How Congress can take action on climate change today
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The president’s recent decision to pull out of the Paris agreement, the international climate agreement by which each nation voluntarily committs to addressing climate change in their own country, is an intentional choice to bury his head in the sand. We can’t ignore reality, and we don’t have the luxury of just sitting this one out.

From wildfires in California to hurricanes like Harvey, Americans are already seeing and facing the costly impacts of a changing climate. This has been shown again and again by the surge in costly extreme weather events across the country. Those costs are rising, projected to reach upwards of $500 billion annually in the U.S. by the end of the century.

The risks to our health, economic prosperity, national security, and to all future generations necessitates that we engage. Americans want to be able to spend time outside without increasing risk of heat stroke, or take out a mortgage on a house without having to worry that it will be underwater before the end of the mortgage. If we want to keep living the way we do now, we must act to preserve a livable climate.

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The science tells us that we must attain net-zero greenhouse gas emissions by 2050 at the latest to mitigate the worst impacts of climate change. The Intergovernmental Panel on Climate Change (IPCC) 2018 report found that the threat of climate change is more severe than previously thought. According to that report, even at 1.5C degrees of temperature rise (which we are expected to hit by 2030), climate change would result more people exposed to water scarcity, extreme heat, and displacement from sea-level rise and severe weather events. It is a call to action we must act upon with seriousness and speed.

It is vital that Congress engage both the public and private sectors to do everything we can to reduce carbon pollution. The New Democrat Coalition is the largest caucus of Democrats in the House with 104 Members, and New Dems are working to build support - from both parties whenever possible – for bills that will restore American leadership on climate.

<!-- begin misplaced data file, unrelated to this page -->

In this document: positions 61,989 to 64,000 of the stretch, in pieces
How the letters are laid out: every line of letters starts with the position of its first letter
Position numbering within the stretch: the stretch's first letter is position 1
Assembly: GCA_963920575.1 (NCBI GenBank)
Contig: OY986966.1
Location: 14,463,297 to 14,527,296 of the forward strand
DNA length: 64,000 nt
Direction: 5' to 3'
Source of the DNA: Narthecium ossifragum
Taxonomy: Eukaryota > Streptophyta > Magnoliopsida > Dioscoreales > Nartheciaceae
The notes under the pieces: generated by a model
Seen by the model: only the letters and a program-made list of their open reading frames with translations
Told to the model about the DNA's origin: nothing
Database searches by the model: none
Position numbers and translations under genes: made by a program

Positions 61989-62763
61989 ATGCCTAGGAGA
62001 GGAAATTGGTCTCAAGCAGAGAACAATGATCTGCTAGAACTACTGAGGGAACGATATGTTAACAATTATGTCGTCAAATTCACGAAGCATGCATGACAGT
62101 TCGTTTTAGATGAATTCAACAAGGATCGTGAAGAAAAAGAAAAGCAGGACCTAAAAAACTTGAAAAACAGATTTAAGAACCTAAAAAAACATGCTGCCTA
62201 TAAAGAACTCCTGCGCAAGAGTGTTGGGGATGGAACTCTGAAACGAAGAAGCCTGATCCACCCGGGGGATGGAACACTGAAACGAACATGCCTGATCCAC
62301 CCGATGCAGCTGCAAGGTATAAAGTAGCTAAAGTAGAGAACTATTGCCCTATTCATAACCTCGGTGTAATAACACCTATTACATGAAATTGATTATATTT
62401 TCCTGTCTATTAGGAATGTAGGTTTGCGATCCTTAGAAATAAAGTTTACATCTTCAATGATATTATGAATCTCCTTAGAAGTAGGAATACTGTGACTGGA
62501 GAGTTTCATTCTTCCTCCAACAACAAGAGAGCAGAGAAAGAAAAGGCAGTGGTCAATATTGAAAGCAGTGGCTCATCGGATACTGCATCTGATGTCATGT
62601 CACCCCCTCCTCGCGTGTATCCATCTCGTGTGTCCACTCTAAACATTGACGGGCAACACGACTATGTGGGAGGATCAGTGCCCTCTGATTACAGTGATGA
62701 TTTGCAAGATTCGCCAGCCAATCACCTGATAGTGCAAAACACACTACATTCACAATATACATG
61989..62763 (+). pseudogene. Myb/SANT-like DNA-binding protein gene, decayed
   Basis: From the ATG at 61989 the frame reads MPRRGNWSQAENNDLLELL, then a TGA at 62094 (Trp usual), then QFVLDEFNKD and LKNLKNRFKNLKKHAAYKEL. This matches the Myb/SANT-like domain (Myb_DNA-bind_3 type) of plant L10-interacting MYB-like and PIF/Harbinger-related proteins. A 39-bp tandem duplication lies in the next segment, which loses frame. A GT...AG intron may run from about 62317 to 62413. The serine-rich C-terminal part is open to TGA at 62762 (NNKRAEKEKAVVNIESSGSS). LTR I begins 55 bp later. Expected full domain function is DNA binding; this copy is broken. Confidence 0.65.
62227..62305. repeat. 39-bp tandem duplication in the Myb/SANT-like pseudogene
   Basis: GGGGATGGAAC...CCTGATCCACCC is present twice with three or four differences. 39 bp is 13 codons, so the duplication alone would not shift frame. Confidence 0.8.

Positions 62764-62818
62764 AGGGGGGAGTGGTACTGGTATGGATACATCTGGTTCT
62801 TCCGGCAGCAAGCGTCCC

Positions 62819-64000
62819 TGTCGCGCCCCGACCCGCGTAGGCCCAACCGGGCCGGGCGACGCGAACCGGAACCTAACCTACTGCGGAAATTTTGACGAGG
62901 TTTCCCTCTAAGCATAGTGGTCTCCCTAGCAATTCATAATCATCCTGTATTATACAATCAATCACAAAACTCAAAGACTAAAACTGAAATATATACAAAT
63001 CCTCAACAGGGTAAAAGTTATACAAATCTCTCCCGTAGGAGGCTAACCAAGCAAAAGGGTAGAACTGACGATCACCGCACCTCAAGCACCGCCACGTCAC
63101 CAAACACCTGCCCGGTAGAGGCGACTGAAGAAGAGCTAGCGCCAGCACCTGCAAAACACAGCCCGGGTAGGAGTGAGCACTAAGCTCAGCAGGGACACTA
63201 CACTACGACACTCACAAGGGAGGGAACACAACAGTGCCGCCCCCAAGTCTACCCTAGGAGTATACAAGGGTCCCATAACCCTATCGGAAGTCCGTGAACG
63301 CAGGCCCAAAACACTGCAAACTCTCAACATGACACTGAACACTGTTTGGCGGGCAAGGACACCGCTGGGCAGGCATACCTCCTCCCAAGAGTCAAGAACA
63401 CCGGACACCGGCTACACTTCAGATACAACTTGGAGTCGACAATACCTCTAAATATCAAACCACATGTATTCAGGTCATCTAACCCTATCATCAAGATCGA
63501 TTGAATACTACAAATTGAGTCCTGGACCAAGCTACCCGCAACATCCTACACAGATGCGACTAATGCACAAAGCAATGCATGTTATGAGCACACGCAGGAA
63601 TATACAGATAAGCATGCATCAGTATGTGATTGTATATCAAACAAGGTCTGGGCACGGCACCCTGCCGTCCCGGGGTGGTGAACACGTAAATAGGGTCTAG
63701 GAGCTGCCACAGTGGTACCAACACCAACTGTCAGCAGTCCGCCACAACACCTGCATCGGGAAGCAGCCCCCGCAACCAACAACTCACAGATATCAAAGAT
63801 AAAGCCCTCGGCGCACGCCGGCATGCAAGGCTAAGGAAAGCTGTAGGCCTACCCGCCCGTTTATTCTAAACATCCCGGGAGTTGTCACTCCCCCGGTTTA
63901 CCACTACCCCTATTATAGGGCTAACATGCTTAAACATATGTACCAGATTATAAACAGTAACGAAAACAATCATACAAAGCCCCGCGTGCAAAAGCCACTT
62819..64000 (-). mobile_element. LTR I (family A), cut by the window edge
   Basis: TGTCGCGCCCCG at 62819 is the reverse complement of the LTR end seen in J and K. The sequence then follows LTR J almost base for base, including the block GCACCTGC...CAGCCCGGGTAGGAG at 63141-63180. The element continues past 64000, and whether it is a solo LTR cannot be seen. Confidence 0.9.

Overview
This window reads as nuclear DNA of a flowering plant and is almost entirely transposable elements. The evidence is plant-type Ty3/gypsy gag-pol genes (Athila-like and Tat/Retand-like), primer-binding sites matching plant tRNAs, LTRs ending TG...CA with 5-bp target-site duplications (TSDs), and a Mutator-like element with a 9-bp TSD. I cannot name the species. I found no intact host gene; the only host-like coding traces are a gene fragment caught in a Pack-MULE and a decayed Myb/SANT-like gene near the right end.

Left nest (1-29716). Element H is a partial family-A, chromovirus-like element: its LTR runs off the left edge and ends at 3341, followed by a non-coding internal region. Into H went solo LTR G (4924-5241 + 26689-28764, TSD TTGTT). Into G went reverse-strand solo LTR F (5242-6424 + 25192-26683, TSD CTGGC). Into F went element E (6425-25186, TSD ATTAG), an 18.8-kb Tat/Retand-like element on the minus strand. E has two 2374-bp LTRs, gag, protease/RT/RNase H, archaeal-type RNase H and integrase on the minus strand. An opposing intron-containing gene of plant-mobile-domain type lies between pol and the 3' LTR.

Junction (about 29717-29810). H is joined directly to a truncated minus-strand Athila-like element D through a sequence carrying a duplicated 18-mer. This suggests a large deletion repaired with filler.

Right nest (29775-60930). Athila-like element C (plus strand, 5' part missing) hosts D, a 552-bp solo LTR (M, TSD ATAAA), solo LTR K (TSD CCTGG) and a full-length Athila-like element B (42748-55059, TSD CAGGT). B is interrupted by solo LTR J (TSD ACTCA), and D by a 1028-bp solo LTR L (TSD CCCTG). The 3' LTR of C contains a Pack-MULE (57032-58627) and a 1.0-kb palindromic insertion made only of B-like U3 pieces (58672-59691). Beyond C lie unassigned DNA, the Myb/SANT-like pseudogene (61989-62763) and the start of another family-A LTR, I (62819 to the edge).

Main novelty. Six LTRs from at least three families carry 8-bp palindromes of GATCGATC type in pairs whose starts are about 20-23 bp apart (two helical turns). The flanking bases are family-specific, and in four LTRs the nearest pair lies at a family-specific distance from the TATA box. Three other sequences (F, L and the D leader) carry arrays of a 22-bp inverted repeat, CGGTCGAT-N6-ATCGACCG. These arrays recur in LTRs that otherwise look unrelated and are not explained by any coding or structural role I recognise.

As co-chair of the New Democrat Coalition’s Climate Change Task Force, I helped lead the effort to create policy principles and legislation to combat climate change. Our goal is to enact economy-wide, market-oriented solutions and pro-climate incentives for businesses to make the shift we need to stop the climate crisis. We support policies to push markets in the right direction and help spur the clean energy transition. We also want to increase research and accelerate adoption of technologies that will help us address climate change.

A key component of this package is that there are enormous opportunities here for this country to create jobs in a clean energy economy. While we are putting forward some nuts and bolts of climate policies that are ready to go now, we are also working on long-term climate policies that comprehensively address the big picture. For example, we have good decarbonization and clean energy technologies in the United States, but they need to be more widely adopted. The federal government has the ability lead when it comes to research and development to help drive this shift in the private sector.

We also need to send strong price signals, clear emission standards, and reduction targets so that we are cultivating the economic incentives that move us in the right direction. As part of that conversation, just like we tax cigarettes for the harm they produce, we must put a price on carbon to ensure that our carbon polluters pay for the costs they’ve impose on society for their pollution. It’s important that we really push to make these shifts as quickly as we can, because many American communities are already getting hurt badly by climate change.

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The Coalition has endorsed several bills to make this shift to combat climate change, from setting energy standards to advancing new technologies to my bill the National Ocean and Coastal Security Improvements Act. This bipartisan bill would support coastal communities’ ability to prepare for and respond to a variety of coastal threats, including extreme weather events, climate hazards and changing ocean conditions by improving coastal infrastructure and supporting coastal research, resiliency, conservation and restoration work. Our states and localities are literally and figuratively underwater in their ability to become climate-resilient. This bill would help address these unmet, imminent needs and ensure we have viable coastal economies for future generations.

For years Democrats were in the minority and could only talk about acting on climate while working quietly on policy solutions to help. Now we are acting. The Democratic-led House of Representatives has put the spotlight on climate, and the New Democrat Coalition’s Climate Change Task Force is here to show we have solutions that can help.

Beyer is New Democrat Coalition Climate Change Task Force co-chair and Safe Caucus Climate co-founder.